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Making automation affordable in cost-cutting times

03 January 2023

The manufacturers that make smart capital investments in times of crisis are those that come out on top. Søren Peters presents five proven strategies to make automation feasible despite recession fears

WHEN the economy slows down, it is a very common reaction to hold our money tight – and with good reason. During past recessions, manufacturing was hit harder than most other industries.

Now, as recession fears are taking hold once again, manufacturers are facing some tough decisions. The knee-jerk reaction for many is to cut down on capital spending, including investments into advanced manufacturing technologies such as automation and robotics.

This comes at a critical time. UK manufacturers are – due to labour shortages and reshoring plans – about to pick up robot adoption after years of lagging behind its European counterparts (the UK had a density of 101 robots per 10,000 workers in the industry in 2020, below the world average of 126 according to the International Federation of Robotics).

Pausing these investments at this time may be a bad idea (which studies of past recessions also suggest). Those manufacturers with higher capital investment levels before a recession have also been the quickest ones to recover, and they also tend to experience higher growth rates in the years after.

The challenge, of course, is balancing costs. Although prices on industrial robots are dropping, the cost of automation is still a roadblock that manufacturers must find ways around. Working with manufacturers around the globe as independent advisors, our company Gain & Co has identified five (surprisingly underutilised) strategies we have seen reduce the cost and risk of automation.

1. Go for the low-hanging fruit

Automation and robotics can be used for almost any type of task today. Yet, our advisors have found that most businesses do not have a structured process for identifying the most obvious automation opportunities within their facilities.

As a result, automation is applied more or less randomly – sometimes ending in unintended “innovation projects” with major cost overruns and, ultimately, failure. On-site, our advisors typically find 10-15 manual tasks that are ripe for automate because proven solutions already. By creating an automation roadmap of these opportunities, manufacturers can zone in on the low-risk projects with a quick return on investment that make most sense for their business.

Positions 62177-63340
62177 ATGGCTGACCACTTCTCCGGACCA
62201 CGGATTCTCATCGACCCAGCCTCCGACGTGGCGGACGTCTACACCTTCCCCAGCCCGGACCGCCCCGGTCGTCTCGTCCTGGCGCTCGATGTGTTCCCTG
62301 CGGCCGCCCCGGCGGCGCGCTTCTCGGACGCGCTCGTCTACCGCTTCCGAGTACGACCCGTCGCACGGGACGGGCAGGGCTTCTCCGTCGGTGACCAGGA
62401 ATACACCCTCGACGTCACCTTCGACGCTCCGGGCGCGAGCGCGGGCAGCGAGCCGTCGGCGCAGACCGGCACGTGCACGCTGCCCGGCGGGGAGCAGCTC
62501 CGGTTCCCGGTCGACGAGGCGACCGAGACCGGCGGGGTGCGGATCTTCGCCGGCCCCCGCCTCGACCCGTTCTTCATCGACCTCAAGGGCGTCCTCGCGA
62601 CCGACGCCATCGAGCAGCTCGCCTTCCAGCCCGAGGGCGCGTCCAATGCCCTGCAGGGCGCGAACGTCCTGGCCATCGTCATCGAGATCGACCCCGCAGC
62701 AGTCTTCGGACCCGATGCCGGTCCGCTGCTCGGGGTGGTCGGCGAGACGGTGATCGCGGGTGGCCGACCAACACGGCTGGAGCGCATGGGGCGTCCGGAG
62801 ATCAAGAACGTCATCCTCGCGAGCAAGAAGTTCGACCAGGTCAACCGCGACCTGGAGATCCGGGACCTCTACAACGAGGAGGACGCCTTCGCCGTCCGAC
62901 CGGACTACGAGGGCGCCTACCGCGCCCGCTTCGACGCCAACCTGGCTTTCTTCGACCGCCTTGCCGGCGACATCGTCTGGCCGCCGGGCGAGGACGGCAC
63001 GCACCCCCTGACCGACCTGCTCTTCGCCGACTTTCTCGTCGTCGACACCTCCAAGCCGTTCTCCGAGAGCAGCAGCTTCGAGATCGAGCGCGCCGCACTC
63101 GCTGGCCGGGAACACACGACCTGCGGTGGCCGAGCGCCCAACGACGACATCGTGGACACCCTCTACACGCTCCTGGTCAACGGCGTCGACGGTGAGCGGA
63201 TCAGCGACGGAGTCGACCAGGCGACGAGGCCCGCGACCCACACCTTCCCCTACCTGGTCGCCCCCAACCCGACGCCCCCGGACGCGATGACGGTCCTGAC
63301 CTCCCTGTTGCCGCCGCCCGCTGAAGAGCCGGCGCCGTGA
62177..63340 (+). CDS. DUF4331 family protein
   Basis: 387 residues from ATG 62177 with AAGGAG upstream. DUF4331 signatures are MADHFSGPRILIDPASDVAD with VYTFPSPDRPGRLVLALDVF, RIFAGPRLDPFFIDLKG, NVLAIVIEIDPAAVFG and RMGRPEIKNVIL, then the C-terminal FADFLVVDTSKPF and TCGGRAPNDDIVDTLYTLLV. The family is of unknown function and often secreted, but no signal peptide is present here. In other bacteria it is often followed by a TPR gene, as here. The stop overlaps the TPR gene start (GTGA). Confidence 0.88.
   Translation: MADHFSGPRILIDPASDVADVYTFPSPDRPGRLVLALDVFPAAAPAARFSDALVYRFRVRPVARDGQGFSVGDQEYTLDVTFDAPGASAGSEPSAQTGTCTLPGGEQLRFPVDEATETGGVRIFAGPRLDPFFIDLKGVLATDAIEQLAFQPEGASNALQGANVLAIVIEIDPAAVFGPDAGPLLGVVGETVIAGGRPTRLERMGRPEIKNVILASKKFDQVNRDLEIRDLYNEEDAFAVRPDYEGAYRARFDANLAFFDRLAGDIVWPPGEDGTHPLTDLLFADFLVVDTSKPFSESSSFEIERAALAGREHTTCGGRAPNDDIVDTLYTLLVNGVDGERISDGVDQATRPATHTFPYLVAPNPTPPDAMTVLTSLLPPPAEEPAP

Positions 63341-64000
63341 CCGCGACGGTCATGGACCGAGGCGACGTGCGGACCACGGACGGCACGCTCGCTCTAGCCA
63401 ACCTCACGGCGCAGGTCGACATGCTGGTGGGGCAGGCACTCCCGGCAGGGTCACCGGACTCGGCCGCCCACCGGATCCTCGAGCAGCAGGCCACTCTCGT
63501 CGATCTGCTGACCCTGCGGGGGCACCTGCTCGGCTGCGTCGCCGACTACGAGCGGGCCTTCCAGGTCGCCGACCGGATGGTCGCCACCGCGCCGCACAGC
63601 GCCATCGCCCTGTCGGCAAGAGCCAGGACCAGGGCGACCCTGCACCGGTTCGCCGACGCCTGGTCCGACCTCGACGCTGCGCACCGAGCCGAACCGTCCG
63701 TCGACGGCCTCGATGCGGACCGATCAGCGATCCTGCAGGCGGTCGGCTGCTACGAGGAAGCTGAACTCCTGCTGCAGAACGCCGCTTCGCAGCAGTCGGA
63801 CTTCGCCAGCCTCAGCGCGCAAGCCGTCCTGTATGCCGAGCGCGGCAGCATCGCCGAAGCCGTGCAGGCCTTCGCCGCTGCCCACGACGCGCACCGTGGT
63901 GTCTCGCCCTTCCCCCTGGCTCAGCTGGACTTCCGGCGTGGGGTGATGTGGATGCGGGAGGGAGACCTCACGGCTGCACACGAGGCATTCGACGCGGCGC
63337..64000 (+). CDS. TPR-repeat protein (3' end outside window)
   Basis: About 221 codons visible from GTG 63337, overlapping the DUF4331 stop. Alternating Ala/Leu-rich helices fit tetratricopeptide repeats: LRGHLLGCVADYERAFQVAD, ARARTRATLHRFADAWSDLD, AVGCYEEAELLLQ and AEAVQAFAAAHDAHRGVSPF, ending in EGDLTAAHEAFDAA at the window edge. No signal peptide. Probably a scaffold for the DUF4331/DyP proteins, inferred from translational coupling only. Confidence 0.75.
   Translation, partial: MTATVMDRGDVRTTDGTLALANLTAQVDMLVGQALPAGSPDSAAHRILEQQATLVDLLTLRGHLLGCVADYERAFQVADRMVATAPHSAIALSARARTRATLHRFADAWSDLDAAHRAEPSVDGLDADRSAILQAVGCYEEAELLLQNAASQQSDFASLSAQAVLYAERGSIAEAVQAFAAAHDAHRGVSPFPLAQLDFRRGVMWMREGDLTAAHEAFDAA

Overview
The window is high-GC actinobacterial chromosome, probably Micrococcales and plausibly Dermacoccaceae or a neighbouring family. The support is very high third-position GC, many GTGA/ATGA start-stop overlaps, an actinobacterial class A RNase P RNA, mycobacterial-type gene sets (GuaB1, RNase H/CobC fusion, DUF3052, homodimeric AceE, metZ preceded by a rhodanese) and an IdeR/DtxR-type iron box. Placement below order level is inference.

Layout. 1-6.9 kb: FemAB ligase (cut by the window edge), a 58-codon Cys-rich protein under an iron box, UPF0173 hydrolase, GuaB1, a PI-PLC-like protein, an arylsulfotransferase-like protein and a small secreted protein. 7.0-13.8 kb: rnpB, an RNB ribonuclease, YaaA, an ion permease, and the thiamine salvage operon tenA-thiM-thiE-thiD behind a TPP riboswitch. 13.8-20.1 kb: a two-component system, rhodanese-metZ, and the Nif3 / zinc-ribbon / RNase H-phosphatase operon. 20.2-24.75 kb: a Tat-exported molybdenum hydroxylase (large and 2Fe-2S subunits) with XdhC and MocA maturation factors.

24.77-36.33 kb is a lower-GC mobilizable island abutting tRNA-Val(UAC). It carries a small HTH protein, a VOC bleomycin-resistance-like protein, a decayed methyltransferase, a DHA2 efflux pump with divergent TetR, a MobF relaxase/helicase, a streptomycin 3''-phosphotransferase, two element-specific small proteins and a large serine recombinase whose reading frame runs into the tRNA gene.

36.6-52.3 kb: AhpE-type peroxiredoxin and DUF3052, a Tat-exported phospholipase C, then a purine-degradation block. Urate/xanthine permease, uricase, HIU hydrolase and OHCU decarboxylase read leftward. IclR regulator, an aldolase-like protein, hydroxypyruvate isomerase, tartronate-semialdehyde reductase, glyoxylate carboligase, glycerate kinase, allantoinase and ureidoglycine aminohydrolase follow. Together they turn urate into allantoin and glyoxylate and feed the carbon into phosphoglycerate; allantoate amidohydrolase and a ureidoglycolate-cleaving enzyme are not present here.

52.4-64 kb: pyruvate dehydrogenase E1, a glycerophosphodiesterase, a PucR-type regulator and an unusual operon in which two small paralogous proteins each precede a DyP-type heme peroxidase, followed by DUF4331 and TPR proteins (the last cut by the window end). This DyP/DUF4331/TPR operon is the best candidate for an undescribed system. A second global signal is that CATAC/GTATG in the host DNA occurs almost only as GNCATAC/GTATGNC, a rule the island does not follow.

2. Create a competition to win your project

It may sound obvious. Yet, in our experience few manufacturers make a habit of seeking several comparable offers from suppliers. Often, businesses go with the first solution they find that seems to do the job. This is surprising when all evidence shows that competition can provide substantial savings for the buyer.

We have an idea of how much money is left on the table through our global market platform HowToRobot.com. Manufacturers are utilising it to send out automation requests and receive offers from suppliers. Our market data shows typical price variations of 15-25 % on similar solutions offered for a single project.

For an investment around £300,000, that makes for potential savings of £75,000 between the most affordable and expensive option. But without creating an actual competition, manufacturers remain unaware of any savings available to them. Evaluating several offers should be the default – even more so in times when money is scarce.

3. Move performance responsibility to the supplier